Employers can let employees go for a wide range of causes. Perhaps the person never lived up to your expectations. Maybe they turned out to be dishonest and untrustworthy or they slack off far too often. You thought they would fit in with the rest of your team but unfortunately, they just don’t and most likely never will. Their work might be shoddy and inaccurate most of the time.
Are you, as an employer in New York, always legally obligated to give an employee a specific reason for their termination? Here’s what you need to know:
You don’t have to state your reasoning for a termination
The office of the attorney general of the state of New York explains that “….a private-sector employer is not required to have good cause to discharge an employee.”
Employees under a collective bargaining agreement and government workers, however, may not be as vulnerable to being terminated without cause. What is stated in the employee’s contract does matter. It may say that they can only “be fired for cause.” Individual contracts may contain such a provision, as do many union contracts.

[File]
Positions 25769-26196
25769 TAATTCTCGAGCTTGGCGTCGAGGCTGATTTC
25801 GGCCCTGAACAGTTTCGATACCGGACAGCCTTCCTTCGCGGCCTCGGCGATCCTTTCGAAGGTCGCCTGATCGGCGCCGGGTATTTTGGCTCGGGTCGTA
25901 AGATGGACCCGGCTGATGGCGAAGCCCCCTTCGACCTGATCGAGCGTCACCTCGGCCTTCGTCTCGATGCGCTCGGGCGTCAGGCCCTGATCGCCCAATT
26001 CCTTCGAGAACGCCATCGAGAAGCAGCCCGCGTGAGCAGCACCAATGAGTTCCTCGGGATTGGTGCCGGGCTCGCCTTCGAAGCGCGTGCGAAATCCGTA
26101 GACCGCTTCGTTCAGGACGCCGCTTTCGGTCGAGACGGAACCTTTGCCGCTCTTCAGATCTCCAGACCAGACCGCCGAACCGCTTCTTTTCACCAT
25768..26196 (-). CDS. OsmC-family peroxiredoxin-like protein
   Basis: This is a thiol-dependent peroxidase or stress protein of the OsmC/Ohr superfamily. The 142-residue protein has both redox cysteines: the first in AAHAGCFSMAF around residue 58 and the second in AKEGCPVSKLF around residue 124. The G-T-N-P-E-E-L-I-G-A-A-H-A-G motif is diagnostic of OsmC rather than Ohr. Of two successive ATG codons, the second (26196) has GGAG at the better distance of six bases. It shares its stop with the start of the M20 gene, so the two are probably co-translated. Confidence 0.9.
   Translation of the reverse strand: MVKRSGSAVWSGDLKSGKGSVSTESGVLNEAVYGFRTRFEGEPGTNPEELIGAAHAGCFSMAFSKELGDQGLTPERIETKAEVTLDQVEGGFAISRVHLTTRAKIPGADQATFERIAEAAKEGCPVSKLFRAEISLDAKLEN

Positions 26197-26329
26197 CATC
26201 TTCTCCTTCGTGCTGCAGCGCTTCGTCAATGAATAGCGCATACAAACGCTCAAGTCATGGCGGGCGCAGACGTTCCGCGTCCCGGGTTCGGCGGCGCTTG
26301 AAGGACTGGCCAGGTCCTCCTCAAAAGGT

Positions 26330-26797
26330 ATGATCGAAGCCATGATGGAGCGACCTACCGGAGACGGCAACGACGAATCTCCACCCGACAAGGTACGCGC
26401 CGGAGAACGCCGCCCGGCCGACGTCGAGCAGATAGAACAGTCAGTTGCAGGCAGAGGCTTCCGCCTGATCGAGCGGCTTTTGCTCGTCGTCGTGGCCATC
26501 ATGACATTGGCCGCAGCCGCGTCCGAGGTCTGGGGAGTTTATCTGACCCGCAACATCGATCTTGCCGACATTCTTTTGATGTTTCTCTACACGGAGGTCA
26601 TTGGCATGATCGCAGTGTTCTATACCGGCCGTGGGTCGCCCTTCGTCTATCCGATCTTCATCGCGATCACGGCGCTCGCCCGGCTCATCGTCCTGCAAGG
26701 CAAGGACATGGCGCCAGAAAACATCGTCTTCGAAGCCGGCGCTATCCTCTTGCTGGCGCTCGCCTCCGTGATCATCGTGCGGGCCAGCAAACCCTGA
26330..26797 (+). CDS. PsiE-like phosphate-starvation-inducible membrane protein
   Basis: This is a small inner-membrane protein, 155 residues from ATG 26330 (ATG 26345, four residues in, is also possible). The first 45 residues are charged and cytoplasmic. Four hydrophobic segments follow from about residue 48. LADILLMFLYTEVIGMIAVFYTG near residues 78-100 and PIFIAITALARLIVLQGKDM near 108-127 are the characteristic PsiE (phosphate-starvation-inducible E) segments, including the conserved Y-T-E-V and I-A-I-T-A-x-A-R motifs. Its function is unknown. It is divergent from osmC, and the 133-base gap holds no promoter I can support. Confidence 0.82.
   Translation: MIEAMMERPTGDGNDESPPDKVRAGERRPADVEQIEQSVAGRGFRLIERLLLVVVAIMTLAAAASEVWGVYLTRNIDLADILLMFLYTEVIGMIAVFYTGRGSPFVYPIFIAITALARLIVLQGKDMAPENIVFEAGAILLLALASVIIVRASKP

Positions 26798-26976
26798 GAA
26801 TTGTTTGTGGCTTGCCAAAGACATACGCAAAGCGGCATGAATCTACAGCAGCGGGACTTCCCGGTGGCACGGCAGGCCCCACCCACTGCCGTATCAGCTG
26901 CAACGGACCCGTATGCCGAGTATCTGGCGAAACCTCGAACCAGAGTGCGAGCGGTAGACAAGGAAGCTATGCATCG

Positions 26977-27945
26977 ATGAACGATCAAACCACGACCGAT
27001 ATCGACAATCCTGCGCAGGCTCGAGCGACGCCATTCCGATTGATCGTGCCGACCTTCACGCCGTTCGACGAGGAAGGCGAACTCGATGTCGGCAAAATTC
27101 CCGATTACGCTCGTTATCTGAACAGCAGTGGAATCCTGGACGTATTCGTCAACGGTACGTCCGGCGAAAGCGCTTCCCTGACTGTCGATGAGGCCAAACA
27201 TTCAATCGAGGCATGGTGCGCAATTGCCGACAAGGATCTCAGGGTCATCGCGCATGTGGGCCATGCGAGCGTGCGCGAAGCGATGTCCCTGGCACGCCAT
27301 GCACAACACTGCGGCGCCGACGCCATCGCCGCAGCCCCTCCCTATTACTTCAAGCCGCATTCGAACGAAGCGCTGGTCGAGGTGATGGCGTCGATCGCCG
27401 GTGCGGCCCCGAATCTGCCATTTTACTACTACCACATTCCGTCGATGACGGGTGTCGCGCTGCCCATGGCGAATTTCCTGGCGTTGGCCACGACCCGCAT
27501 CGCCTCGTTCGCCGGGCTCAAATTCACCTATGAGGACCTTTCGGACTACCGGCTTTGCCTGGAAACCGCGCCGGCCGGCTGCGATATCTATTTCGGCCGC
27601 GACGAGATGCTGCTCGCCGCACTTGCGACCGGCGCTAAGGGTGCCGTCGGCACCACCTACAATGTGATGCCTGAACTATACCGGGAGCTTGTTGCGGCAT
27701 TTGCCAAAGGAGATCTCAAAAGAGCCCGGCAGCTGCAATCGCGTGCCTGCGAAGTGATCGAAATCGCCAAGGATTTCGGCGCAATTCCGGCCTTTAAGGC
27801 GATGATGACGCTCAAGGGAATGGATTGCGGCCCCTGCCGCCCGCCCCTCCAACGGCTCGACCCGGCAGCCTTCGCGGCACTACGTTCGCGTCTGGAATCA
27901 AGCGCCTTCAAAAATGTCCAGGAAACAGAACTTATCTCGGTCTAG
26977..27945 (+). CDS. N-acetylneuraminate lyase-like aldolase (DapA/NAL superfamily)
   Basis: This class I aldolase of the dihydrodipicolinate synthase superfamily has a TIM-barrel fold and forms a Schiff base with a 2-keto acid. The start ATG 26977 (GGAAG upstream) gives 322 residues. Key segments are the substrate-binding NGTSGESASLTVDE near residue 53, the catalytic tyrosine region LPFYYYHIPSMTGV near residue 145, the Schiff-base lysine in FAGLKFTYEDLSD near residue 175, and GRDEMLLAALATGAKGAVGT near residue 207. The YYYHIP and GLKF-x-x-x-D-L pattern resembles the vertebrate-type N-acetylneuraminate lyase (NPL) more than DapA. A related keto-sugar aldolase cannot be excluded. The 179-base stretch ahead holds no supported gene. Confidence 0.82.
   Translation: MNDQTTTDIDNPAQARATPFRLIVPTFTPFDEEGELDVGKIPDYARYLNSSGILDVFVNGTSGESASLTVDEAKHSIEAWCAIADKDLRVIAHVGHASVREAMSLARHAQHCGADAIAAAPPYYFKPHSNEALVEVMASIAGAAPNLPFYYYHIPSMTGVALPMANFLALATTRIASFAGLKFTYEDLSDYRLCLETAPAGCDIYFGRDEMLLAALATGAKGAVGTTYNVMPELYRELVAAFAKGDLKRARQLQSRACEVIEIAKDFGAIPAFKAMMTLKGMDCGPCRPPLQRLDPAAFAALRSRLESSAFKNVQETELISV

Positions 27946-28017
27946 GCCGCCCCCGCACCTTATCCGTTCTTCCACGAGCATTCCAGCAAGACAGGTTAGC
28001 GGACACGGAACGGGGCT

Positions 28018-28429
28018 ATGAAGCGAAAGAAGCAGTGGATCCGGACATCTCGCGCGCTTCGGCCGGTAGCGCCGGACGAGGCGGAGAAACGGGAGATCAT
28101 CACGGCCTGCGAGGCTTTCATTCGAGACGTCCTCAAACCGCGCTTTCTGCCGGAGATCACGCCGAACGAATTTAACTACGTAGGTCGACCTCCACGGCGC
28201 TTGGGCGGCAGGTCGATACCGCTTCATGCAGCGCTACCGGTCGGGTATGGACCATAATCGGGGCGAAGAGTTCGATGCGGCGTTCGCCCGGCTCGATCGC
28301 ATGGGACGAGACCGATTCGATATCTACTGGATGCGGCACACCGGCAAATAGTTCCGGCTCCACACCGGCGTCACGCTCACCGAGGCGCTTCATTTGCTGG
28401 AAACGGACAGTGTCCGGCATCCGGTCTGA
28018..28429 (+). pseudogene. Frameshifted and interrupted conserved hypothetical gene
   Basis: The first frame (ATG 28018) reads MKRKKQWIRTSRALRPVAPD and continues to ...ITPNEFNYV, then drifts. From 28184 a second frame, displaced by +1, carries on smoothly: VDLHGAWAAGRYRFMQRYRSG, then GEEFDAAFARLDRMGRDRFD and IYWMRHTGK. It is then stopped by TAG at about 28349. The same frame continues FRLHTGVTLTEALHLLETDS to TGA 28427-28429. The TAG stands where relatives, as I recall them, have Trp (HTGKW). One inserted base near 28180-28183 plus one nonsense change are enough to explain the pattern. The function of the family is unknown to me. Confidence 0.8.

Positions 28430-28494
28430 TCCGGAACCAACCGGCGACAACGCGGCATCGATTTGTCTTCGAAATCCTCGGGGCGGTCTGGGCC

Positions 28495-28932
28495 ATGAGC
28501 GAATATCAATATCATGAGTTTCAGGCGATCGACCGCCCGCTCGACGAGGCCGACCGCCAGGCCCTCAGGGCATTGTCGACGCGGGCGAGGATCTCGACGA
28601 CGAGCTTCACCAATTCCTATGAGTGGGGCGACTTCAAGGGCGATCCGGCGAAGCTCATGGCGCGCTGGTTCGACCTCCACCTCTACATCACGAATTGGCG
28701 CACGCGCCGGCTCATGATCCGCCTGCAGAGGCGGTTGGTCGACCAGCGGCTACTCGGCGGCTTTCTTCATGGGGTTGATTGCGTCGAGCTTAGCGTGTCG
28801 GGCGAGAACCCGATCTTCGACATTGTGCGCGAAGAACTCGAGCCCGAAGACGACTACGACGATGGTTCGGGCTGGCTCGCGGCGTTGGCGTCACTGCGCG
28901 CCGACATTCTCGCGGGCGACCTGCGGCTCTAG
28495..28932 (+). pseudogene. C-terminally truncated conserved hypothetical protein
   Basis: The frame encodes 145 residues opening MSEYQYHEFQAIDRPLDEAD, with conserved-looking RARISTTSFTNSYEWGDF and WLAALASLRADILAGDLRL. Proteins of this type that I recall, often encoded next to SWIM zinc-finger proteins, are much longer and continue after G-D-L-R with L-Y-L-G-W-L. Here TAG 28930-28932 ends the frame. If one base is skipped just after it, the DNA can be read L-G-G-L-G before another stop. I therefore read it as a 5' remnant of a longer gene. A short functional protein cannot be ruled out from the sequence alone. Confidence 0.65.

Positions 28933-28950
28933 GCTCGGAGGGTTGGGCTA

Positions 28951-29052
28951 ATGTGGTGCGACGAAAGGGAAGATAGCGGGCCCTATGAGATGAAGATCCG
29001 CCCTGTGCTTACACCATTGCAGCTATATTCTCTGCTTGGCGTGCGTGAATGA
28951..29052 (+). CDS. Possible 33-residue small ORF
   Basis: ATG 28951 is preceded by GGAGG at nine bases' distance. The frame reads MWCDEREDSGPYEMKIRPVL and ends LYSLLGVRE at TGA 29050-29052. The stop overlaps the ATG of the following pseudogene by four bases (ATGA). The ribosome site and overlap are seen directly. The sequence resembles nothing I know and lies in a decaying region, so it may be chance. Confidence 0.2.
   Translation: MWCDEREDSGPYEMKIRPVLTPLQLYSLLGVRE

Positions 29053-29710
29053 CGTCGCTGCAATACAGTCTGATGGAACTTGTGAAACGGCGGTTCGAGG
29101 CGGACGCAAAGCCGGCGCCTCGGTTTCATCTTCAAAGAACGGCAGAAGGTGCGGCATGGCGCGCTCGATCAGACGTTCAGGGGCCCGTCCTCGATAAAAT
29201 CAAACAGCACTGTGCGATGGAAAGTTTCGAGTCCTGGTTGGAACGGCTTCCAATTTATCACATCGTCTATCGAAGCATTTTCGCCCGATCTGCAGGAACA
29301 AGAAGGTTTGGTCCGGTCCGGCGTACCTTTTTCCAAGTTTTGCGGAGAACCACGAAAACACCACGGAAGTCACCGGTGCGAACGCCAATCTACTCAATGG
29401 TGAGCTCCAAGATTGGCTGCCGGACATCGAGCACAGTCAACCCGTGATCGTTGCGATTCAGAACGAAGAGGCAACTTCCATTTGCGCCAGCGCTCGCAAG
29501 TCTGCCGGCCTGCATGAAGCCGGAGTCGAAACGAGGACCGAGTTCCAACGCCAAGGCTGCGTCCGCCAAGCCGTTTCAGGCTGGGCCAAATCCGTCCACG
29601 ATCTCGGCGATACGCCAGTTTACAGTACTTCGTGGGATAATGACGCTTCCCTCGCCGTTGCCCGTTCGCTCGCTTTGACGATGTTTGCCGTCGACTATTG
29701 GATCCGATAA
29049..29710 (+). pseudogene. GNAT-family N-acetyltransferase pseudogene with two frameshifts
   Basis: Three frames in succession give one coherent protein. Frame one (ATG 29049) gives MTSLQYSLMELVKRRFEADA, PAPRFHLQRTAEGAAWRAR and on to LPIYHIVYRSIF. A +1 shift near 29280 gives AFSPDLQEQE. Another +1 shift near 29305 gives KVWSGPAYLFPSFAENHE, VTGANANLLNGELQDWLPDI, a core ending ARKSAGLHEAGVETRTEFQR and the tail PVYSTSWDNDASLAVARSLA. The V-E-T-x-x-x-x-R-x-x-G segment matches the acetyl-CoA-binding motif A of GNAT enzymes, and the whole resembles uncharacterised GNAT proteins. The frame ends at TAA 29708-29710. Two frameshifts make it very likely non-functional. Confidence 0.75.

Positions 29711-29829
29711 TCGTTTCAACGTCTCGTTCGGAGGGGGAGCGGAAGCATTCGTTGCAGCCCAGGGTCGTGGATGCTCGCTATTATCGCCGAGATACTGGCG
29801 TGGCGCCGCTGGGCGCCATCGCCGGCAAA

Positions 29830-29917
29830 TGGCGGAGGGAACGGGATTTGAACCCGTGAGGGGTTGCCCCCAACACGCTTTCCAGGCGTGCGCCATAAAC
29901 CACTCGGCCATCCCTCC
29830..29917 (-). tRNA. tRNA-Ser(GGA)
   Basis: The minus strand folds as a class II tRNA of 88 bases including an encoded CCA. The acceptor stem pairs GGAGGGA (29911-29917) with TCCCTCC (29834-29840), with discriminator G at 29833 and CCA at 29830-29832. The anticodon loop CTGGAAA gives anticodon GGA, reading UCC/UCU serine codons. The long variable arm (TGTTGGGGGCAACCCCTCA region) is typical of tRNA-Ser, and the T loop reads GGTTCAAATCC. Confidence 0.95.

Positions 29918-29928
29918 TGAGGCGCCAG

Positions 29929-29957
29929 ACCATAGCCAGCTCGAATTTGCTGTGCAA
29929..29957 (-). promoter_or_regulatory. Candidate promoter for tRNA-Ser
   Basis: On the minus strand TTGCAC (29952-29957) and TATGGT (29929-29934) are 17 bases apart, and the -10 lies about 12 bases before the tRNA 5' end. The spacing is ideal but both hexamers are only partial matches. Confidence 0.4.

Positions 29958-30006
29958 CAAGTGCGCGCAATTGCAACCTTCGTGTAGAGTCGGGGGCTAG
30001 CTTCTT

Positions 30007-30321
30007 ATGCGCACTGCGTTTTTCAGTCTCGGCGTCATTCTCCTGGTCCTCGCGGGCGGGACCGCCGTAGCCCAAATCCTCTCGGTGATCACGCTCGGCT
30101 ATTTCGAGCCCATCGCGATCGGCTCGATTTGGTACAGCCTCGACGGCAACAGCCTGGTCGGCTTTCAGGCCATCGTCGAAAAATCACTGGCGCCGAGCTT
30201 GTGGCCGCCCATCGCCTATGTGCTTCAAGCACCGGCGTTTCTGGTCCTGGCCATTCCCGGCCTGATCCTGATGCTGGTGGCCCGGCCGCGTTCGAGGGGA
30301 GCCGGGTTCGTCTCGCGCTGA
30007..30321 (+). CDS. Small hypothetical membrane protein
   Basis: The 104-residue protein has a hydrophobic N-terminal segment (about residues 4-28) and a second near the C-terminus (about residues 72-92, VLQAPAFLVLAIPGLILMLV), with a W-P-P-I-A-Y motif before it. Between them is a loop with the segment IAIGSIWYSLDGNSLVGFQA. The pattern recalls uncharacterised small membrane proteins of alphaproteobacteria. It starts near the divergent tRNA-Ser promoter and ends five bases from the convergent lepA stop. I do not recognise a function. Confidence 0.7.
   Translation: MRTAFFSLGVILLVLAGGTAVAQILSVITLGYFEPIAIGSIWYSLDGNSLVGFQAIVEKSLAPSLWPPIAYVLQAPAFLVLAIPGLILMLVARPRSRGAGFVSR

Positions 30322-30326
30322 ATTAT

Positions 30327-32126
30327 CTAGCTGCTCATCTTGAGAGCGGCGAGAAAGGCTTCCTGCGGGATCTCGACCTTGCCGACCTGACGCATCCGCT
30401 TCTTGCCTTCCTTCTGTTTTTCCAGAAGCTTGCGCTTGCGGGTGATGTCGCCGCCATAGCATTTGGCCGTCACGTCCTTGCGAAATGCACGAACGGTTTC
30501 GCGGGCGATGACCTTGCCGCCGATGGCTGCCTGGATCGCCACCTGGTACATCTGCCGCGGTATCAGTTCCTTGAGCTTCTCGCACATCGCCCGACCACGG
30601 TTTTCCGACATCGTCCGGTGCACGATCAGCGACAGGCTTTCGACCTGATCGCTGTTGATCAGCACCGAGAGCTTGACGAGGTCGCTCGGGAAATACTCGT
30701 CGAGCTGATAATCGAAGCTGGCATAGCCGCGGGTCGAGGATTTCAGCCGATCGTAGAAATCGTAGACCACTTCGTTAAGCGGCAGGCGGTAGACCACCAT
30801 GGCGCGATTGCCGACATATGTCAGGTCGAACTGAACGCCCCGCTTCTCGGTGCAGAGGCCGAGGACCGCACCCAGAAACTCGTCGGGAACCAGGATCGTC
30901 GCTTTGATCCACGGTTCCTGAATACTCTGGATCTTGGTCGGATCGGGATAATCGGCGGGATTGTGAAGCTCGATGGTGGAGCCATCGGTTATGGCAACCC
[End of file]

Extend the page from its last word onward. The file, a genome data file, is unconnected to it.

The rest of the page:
Broadly speaking, employees do have options if they believe they were terminated for reasons that are illegal, even if no reason was given. For example, employees cannot be fired on “prohibited” grounds. These include the following:
- Being absent due to jury duty
- Union organization activities
- Asking to be compensated for sick leave or taking sick leave (this just applies in New York City)
- Involvement in political causes when the employee is not on the job
- Filing a complaint regarding labor law violations
- Submitting a workers’ compensation claim
If you’re concerned about the repercussions of letting someone go, it’s always wisest to get some experienced legal guidance before you act.